Ropinirole treatment for restless legs syndrome
In this paper we discuss therapy with ropinirole (known as adartrel in the United Kingdom) in patients with restless legs syndrome. Restless legs syndrome is characterized by an urge to move the legs, uncomfortable sensations in the legs and worsening of these symptoms during rest with at least temporary relief brought on by activity. Current recommendations suggest dopaminergic therapy (levodopa or dopamine receptor agonists like ropinirole) as the first-line treatment for restless legs syndrome. Based on the results of randomized, placebo-controlled, double-blind trials, we conclude that ropinirole is effective in reducing symptoms of restless legs syndrome in the general population. Ropinirole has no serious or common side effects that would limit its use significantly. Rebound and augmentation problems are relatively rarely seen with ropinirole, although properly designed comparative trials are still needed to address this question. It must be noted, however, that most published studies with ropinirole compare this drug with placebo. Very few studies have compared ropinirole with other drugs (L-dopa, gabapentin, opioids, benzodiazepines, other dopaminergic agents and selegiline hydrochloride). No cost-effectiveness trial has been published yet. Treatment of restless legs syndrome with ropinirole shows it to be effective, well-tolerated and safe and it can be used in restless legs syndrome in general.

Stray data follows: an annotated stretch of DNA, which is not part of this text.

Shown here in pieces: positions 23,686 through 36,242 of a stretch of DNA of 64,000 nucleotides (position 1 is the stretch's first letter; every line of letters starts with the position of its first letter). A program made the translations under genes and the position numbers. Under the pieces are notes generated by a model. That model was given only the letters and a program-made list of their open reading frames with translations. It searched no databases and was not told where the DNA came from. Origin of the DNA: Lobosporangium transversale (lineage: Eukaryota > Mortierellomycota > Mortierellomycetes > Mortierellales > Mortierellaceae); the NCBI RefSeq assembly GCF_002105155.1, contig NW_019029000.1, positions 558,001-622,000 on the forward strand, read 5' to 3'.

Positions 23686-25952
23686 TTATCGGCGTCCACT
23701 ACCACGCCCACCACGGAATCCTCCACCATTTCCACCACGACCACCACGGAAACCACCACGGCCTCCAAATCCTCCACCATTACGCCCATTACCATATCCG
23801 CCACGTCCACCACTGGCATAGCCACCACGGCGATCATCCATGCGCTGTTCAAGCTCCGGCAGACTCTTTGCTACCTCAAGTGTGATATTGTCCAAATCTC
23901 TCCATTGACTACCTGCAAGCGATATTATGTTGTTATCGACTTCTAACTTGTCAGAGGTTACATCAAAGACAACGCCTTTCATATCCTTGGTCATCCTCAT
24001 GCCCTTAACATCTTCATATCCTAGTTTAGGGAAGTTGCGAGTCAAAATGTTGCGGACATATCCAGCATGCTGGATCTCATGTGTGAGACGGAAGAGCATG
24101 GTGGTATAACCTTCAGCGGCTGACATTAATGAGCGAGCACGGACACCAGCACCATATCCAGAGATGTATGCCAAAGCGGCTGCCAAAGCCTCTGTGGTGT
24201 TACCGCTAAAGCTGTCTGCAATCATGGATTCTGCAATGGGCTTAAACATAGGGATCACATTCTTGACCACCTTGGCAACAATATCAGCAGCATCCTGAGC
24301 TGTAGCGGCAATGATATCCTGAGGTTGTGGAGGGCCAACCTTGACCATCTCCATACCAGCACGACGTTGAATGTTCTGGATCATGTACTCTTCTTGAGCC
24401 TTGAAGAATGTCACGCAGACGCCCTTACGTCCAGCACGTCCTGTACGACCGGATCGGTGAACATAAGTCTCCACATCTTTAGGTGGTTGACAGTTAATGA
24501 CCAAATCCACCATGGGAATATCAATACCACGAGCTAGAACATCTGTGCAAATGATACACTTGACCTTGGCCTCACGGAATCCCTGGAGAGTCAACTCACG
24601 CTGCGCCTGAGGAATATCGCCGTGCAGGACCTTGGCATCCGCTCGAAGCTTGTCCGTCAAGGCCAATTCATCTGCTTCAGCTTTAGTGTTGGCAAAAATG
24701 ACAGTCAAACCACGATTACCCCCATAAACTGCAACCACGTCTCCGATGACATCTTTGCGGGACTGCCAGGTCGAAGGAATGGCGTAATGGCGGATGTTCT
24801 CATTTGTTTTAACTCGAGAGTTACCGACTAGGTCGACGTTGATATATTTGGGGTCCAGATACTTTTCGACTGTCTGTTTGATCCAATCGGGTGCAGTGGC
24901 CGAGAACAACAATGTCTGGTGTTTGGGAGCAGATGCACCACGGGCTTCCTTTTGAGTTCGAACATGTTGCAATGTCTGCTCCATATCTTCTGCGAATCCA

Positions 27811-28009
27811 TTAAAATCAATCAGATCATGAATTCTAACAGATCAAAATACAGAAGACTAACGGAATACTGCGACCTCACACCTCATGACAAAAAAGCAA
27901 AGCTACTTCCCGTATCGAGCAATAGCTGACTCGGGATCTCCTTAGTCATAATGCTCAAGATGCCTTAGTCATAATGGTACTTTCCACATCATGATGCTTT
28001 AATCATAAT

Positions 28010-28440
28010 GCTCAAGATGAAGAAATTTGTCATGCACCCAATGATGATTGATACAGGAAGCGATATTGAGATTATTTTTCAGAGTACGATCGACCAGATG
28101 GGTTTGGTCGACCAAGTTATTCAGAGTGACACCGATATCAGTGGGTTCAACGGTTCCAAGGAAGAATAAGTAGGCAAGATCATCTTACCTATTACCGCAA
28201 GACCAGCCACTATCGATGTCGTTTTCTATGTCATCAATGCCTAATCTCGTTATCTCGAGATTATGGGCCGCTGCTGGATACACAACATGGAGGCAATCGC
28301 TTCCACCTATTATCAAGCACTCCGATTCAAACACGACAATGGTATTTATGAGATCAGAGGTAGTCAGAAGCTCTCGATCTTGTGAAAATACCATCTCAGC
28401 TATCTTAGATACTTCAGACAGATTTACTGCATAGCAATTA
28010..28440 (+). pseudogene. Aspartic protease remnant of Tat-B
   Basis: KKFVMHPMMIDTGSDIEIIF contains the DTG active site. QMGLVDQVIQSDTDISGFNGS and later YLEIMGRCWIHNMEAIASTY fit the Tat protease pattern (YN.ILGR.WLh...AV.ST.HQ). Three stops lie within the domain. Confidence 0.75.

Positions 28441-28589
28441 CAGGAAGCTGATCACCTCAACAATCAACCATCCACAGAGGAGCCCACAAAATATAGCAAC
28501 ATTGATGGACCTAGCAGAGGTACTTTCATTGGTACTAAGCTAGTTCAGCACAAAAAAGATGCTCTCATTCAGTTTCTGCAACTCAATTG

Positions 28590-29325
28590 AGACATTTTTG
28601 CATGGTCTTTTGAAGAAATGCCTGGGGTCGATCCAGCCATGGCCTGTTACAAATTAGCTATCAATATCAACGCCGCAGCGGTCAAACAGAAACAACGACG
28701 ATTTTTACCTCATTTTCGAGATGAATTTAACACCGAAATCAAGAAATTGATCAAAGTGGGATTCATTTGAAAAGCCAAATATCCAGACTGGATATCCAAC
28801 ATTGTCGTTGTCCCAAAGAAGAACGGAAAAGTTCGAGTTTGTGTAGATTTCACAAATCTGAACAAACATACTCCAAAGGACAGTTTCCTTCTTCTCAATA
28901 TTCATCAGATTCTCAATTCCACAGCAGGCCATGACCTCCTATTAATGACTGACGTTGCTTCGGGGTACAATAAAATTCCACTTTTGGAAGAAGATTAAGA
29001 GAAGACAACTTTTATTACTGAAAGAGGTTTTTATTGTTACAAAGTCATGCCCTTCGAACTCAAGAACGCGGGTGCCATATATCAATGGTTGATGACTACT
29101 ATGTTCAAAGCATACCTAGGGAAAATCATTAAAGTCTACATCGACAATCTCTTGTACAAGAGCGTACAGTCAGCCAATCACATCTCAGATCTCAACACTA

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ABSTRACT: An impairment of central somatosensory processing is assumed in restless legs syndrome (RLS). Although functional neuroimaging in RLS gave evidence to the presence of widespread functional changes in various brain areas, structural changes at the cortical level were not reported to be RLS-associated to date. Here, an analysis of high-resolution 3-dimensional magnetic resonance imaging (MRI) was performed in 63 patients with idiopathic RLS by use of optimized voxel-based morphometry, in order to investigate if sensorimotor and pain processing cortical areas might be altered in volume at group level according to the phenomenology of RLS. The comparison of the RLS patients versus controls yielded significant regional decreases of grey matter volume at corrected p < 0.05 in the bihemispheric primary somatosensory cortex which additionally extended into left-sided primary motor areas. All clusters correlated with the severity of RLS symptoms. These results, for the first time, give in vivo evidence to structural neocortical grey matter alterations in RLS patients. The alterations in the sensorimotor cortices might add to the pathophysiological concepts of idiopathic RLS.
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